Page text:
There was a play toward the end of the third quarter Sunday that concisely summarized the winning formula upon which the Pacers have settled since Victor Oladipo's return.
The ball was reversed to Oladipo on the left wing. He was open for a 3-pointer, but he passed off to Doug McDermott in the left corner instead. McDermott hit the shot, giving the Pacers a four-point lead and forcing a New York timeout with 3:28 left.
"Beautiful," Darren Collison said, referring to Oladipo's overall performance rather than just that one moment. "He's been playing like that the last three games."
Over the past three games, since Oladipo returned from a sore right knee that kept him out of the previous 11 games and most of a 12th, Oladipo has shown a revised offensive approach that has proven to make the Pacers nearly unbeatable. With him shooting less and passing more, they've have been able to continue the balanced approach they established while he was sitting, watching, and learning from the bench, all while clearly benefiting from his defense and playmaking ability in close games.
In the latest one, a 110-99 Pacers victory at Bankers Life Fieldhouse, Oladipo scored 26 points on just 13 field goal attempts, and added eight rebounds, seven assists and five steals. He was the Pacers' best player, but hardly the only effective one because he didn't dominate the offense. Myles Turner scored 24 points on 10-of-19 shooting. Domantas Sabonis had a routine double-double with 13 points and 12 rebounds, his league-leading 12th off the bench. Bojan Bogdanovic ran his streak of double-figure scoring games to 21 with 12 points. Thaddeus Young, sensational over the previous four games, was back to being solid with 10 points on just nine field goal attempts and six rebounds.
All in all, it seemed the perfect game for Chapter 2 of Oladipo's season. He fattened his point total by hitting seven-of-eight free throws in the final 89 seconds, when the Knicks had to foul to stop the clock, but he still played one of his most efficient games as a member of the Pacers. The only one that compares with it this season would be their 20-point victory at San Antonio in October, when he scored 21 points on 12 shots and had nine assists.
Beyond that, it continued a trend that dates back to the start of last season. The Pacers are now 28-3 when he takes 15 or fewer field goal attempts. All three of the losses came last season, and included fluke elements that contributed to the loss.
Photo Credit: NBAE/Getty Images
It's seems safe to say Oladipo is back, both physically and emotionally. He played to the crowd, raising his hands to ask for applause late in the game, and was making joyful noises again in the locker room. He took his wireless speaker into the shower area, blasting out a couple of Dean Martin classics while singing along: "You're Nobody till Somebody Loves You," and "Everybody Loves Somebody."
He even stopped in front of Kyle O'Quinn's locker to dance a little while making his way. O'Quinn, legs stretched out on an adjacent chair as he perused his phone, could only shake his head and smile.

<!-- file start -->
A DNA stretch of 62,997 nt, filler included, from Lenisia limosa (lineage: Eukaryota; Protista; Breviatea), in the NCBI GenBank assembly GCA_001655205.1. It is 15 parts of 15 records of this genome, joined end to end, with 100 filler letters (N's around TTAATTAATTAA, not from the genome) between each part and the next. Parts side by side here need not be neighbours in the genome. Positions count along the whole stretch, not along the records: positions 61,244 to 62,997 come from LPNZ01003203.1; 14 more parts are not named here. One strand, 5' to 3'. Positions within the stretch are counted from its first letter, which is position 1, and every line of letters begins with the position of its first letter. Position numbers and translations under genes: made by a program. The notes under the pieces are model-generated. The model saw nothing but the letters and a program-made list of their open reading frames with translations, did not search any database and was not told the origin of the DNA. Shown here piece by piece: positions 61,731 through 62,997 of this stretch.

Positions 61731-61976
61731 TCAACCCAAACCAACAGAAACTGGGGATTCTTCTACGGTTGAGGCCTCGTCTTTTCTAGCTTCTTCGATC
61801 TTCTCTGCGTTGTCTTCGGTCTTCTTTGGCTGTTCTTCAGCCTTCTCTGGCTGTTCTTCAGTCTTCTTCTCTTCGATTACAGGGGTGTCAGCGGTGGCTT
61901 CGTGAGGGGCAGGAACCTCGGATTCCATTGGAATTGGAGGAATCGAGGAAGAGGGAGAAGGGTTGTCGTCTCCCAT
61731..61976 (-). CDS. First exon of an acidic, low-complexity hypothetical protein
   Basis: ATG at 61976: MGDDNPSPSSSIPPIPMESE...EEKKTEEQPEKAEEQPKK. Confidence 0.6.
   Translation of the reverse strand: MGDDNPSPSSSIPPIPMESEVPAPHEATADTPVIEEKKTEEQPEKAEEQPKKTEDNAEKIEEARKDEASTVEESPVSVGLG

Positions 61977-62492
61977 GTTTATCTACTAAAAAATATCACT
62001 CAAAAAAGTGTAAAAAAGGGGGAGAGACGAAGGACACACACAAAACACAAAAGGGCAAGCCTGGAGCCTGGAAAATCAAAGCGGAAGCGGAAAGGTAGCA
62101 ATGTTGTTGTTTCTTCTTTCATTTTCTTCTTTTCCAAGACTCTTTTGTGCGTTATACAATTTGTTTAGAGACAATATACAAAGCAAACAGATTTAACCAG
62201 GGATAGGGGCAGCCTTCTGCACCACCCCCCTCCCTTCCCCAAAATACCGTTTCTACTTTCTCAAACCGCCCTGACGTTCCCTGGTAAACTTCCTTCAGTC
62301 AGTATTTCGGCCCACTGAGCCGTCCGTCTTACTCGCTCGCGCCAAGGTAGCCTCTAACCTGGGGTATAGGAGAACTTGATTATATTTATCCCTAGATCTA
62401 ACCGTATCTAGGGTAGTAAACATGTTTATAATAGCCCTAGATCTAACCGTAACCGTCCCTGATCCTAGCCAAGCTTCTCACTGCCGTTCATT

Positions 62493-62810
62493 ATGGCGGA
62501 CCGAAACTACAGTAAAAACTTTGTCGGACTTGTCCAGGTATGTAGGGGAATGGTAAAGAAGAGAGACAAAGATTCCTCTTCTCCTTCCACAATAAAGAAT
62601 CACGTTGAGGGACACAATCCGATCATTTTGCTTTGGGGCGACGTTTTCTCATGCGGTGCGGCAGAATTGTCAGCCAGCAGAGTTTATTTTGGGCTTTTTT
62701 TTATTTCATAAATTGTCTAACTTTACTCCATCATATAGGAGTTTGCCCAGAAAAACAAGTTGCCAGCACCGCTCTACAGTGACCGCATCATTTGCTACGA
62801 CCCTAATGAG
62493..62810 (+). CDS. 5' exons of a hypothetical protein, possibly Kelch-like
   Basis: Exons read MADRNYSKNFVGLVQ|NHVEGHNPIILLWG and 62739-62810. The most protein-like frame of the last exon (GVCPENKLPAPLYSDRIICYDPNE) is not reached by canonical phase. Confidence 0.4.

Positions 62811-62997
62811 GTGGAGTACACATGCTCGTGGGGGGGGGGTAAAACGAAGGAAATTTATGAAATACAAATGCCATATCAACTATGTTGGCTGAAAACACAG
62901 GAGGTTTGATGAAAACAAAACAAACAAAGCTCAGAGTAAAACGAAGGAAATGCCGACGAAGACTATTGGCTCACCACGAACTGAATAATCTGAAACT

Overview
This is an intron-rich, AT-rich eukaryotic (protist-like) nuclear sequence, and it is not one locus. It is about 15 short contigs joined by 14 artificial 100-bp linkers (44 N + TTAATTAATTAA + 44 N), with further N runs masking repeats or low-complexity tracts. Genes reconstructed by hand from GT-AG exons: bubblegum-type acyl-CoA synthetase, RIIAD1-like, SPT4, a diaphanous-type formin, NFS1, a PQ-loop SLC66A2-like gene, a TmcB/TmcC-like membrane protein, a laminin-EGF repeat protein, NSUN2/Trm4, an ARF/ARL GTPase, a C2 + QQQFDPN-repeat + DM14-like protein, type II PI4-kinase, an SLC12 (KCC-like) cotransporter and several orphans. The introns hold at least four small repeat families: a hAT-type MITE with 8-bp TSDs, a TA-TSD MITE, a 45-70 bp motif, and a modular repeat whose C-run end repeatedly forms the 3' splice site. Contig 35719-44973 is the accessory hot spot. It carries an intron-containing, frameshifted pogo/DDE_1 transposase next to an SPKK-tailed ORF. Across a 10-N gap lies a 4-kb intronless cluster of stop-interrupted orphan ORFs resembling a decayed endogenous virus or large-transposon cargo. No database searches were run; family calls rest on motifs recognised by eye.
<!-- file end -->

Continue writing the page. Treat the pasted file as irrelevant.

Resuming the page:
Oladipo inspired smiles throughout the Pacers' organization on Sunday. Or, at the very least, praise.
"We want our guys to be efficient," coach Nate McMillan said. "I thought he took good shots, and when there were double-teams he gave up the ball. It's a simple game. We've been talking about this all season long; play the game the right way."
It's telling that Oladipo hasn't taken the most shots in any of the three games since he returned. Turner took the most on Sunday and in Wednesday's victory over Milwaukee, and Young took the most in Friday's win at Philadelphia. Keep in mind, before his injury, Oladipo had taken more than twice as many shots as any of his teammates. It's also revealing that Oladipo has averaged 7.3 assists in the three games since his return, compared to 4.7 in the 16 games before his injury.
"Conservative. Picking his spots," Collison said. "I just think that stretch where he was out … he always had respect for the team, but he saw what he was working with. He realized you don't have to play hero ball every time...not that he was, but now he's doing both. He's picking his spots. And when the game comes to him, he's being our closer."
That's where Oladipo was missed most during his absence, and where he's been the most influential in the previous two games. Over the last three minutes of the victory at Philadelphia, he hit a 20-foot jumper, assisted on two layups for Young after penetrating into the lane and assisted on Cory Joseph's 3-pointer.
Sunday, he hit a 3-pointer that opened a six-point lead with 5:16 left, then grabbed three defensive rebounds within the next two minutes and, finally, made the clinching free throws.
"Just trying to make the right plays," Oladipo said.
"I'm still playing my game. It doesn't necessarily mean I have to score every time. I can make the hockey assist. I can impact the game in different ways. I've been playing my game, just picking my spots and being smart out there."
Everybody loves somebody like that.
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Mark Montieth's book on the formation and groundbreaking seasons of the Pacers, "Reborn: The Pacers and the Return of Pro Basketball to Indianapolis," is available in bookstores throughout Indiana and on Amazon.com.
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